Manteca Unified voters are being asked Nov. 3 to give another look at a $260 million school bond.
The measure will be the same as the one voters rejected in March with one big difference — thanks to the district’s solid financial condition that has earned it high ratings from bond underwriters and the pandemic fallout creating a huge demand from those wanting to invest in bonds — the actual cost to property taxpayers will be at least 25 percent less than just four months ago.
The bond authorization request is for $60 per $100,000 but based on the last sale of Measure G bonds that happened after the pandemic started and the unusually high interest investors have in bonds being sold by government entities with “A” ratings and higher, the actual cost will be $35.51 per $100,000 of assessed value. That means if your home has an assessed value under Proposition 13 of $300,000, you would pay an additional $106.51 a year in taxes as opposed to $180 more annually.
That is not the end of potential savings. Construction costs in the past several months have dropped and flat-lined in many instances as opposed to the 8 percent annual escalation that has been happening in recent years.
The hit the economy has taken from the pandemic is expected to last several years. To take advantage of somewhat weaker construction costs District Superintendent Clark Burke said the district will make every effort to do more work sooner if the bond is approved.
State law prevents school districts from selling bonds where the proceeds aren’t spent within three years. It is why the $159 Measure G bond approved in 2014 was sold in three offerings. The last sale will fund work that will be underway by the time the Nov. 3 election rolls around.
Burke said when the district was addressing the needs of various campuses with Measure G funds they put together an overall vision for work that needed to be done and not simply what they had the money to do. That means much of the needed state clearance that can take up to a year to get has been secured. At the same time projects at campuses that would disrupt the learning process in significant ways were addressed primarily in the Measure G process. Those two factors combined means the district can move needed construction work forward at a faster pace to take advantage of low interest rates and lower construction costs.
The board’s 6-1 decision on Tuesday with trustee Karen Pearsall dissenting to move forward with the bond measure decision is also a nod to the fact the need still exists for work on campuses. Facilities that bond proceeds will help fund health, safety and modernization upgrades are between 25 and 55 years old.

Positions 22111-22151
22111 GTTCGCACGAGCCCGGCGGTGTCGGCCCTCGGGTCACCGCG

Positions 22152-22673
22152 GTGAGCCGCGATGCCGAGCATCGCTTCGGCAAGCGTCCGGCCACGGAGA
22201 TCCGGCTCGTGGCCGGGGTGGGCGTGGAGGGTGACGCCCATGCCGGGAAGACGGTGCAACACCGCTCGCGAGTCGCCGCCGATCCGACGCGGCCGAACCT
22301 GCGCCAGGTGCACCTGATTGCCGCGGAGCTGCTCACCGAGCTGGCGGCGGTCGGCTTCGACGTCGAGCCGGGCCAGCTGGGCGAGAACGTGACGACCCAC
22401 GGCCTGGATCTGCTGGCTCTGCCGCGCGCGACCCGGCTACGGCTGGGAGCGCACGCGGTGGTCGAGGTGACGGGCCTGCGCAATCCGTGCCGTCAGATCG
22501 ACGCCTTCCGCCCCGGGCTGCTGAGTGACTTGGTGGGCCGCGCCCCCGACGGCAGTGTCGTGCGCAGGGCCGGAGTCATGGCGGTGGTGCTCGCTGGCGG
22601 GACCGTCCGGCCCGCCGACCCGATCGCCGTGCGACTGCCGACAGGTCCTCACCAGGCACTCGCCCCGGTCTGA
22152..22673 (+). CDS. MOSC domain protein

The district has facilities with a combined replacement value of more than $2 billion. It includes 11 schools that are 50 years older and more, three that are 30 to 49 years, and 19 that are 20 to 29 years old.
The $260 million bond addresses the most pressing needs out of $625 million in identified safety needs and instructional space for existing students the district serves.
Burke acknowledged that it might strike some as strange that the district is seeking a bond to address facility issues when all Manteca Unified students will start the upcoming school year on Aug. 6 with remote learning due to the COVID-19 pandemic.
“Those students will eventually be returning to school campuses and the need hasn’t gone away” Burke said.
A simply majority — 50.44 percent — favored the bond in March but given it requires a 55 percent approval the measure failed. The vote was 13,123 for and 12,986 against.
The turnout was considered low given that only 44.51 percent of the 60,878 registered voters cast ballots.
General elections such as on Nov. 3 usually have higher turnouts. Also due to the pandemic, all registered voters will be mailed ballots.
Under state law cities and school districts can only seek bond approvals on statewide ballots such as the March primary and the upcoming November general election. That’s because of the typically higher turnout. The rule was put in place to avoid placing tax measures on ballots that historically have lower turnouts.
Under the law, the next time the district could seek a bond election would be in 2022 if they had opted to pass on the Nov. 3 ballot.
Burke noted not only would interest rates likely be higher by 2022 but so would construction costs.
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